UK interest rates: What could an increase mean for British families and companies?

The implications for mortgage borrowers, savers, companies and holidaymakers

Ben Chu
Economics Editor
Friday 15 September 2017 17:20 BST
Savers should see higher rates on their deposits and cheaper holidays abroad, but people on tracker mortgages will be rapidly worse off
Savers should see higher rates on their deposits and cheaper holidays abroad, but people on tracker mortgages will be rapidly worse off (AFP/Getty)

The Bank of England signalled strongly in the minutes of its latest meeting on Thursday that interest rates will soon rise – possibly as early as November.

But what does this mean, in practical terms, for British families and firms?

Higher mortgage repayments...

A hike in rates by the central bank traditionally means an increase in people’s monthly mortgage repayments.

And people on tracker mortgages – where repayments vary with the Bank of England’s base rate – will rapidly be made worse off from a Bank of England rate rise.

As an illustration, someone with a 25-year £250,000 repayment tracker mortgage paying 2 per cent interest could see their monthly £1,100 repayment rise by around £30, if rates rise go back to 0.5 per cent.

However, the number of people on tracker mortgages has fallen in recent years, as people have been moving on to fixed-rate deals.

Almost 90 per cent of new loans are fixed rate, with around 57 per cent of the total stock of mortgage loans on a fixed rate basis.

That means many people will only feel the impact of the rate rise when the come to remortgage.

It’s possible that some over-extended mortgage borrowers could find themselves unable to shoulder an increase in repayment costs, stemming from a Bank rate rise to 0.5 per cent.

But commercial banks have been under intense regulatory pressure in recent years not to lend to people who would be unable to cope with modest rate rises, and surveys for the Bank have suggested the vast majority of families would not fall into difficulties.

However, it might make families less inclined to spend in the shops, which could further slow the wider economy.

Pricier unsecured loans

The average interest rate on a £5,000 personal loan has come down from 9.3 per cent at the time of the Brexit vote in 2016, to just 8 per cent today.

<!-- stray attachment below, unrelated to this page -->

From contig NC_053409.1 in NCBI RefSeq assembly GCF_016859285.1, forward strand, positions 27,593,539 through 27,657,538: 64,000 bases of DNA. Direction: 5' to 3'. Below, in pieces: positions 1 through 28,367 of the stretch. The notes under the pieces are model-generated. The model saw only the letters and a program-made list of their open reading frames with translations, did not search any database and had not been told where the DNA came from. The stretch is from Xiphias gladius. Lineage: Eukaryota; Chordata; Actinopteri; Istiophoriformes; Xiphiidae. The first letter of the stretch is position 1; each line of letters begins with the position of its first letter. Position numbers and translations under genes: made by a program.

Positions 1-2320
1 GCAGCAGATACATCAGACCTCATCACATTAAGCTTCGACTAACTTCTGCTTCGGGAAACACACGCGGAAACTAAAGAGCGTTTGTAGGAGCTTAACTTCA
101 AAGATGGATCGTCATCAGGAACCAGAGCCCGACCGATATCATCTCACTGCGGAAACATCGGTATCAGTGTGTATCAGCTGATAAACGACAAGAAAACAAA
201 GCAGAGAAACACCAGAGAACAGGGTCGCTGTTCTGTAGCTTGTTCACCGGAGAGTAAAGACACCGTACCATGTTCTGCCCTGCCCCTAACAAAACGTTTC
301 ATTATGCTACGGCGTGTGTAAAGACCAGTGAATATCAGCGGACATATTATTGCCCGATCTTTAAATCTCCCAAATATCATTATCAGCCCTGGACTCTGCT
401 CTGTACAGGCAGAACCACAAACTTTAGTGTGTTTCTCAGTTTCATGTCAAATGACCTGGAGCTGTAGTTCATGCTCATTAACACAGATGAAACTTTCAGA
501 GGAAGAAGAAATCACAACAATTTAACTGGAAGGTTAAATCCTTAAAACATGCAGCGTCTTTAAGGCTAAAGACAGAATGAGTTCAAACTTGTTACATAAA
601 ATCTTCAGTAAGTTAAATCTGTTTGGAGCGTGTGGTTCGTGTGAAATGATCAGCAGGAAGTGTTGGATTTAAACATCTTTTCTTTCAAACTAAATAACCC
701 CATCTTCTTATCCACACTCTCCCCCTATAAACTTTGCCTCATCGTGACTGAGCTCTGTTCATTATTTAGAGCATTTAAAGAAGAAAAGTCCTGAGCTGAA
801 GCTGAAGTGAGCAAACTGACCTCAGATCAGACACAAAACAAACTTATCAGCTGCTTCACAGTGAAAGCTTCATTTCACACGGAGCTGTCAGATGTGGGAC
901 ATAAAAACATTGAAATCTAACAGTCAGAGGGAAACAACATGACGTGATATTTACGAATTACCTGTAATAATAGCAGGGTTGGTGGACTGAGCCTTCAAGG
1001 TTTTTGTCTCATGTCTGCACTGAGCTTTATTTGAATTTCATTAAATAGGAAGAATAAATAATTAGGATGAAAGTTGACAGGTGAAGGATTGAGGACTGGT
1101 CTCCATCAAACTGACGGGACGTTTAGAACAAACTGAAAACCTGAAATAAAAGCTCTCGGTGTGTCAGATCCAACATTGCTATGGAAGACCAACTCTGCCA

The rate on a £10,000 loan is down from 4.3 per cent to 3.8 per cent over that same period.

This reduction has likely been driven by the Bank’s August 2016 cut in interest rates – and this would probably be reversed if rates returned to 0.5 per cent.

However, the Bank is concerned about the sustainability of fast-rising unsecured borrowing, so it would regard this type of credit re-pricing as welcome.

Tighter credit for firms...

Traditionally, movements in the Bank of England base rate also change the price of credit available to businesses.

Yet this normal transmission mechanism has been somewhat unreliable since the 2008 financial crisis.

Banks have been slow to pass on the many reductions in the general cost of borrowing to firms. There has also been very muted demand from companies to borrow.

The increase in the Bank rate may actually make little difference to the price of credit offered to firms – or their willingness to take it up, especially as Brexit-related uncertainty and weakening consumer demand is already deterring investment and expansion.

More interest for savers...

Ordinary depositors should see higher rates of interest on their current account deposits.

The average interest on instant access savings accounts has shrivelled to a measly 0.14 per cent a year on balances, down from 0.4 per cent in June 2016.

It’s possible that banks may try to avoid passing on the full impact of the rate hike to savers in order to boost their profits – although that would probably result in a tremendous public backlash.

Less expensive holidays...

Interest rate hikes are associated with increases in the exchange rate, meaning a stronger pound and therefore cheaper holidays for Britons travelling abroad.

We’ve already seen some of that effect, with sterling bouncing around 1 per cent to $1.3347 and €1.1214 in the wake of the Bank’s meeting on Thursday.

It could rise further still in the coming months, if the Bank sends out more signals on the timing and pace of rate rises.

However, the UK currency still remains well below the $1.48 and €1.30 figures from before the Brexit referendum of June 2016.

Many families who went abroad this summer will have experienced a nasty shock over how little the pound now buys.

And even if rates do rise, it’s most unlikely that the sterling exchange rate will be returning to where it was in the summer of 2016 any time soon.

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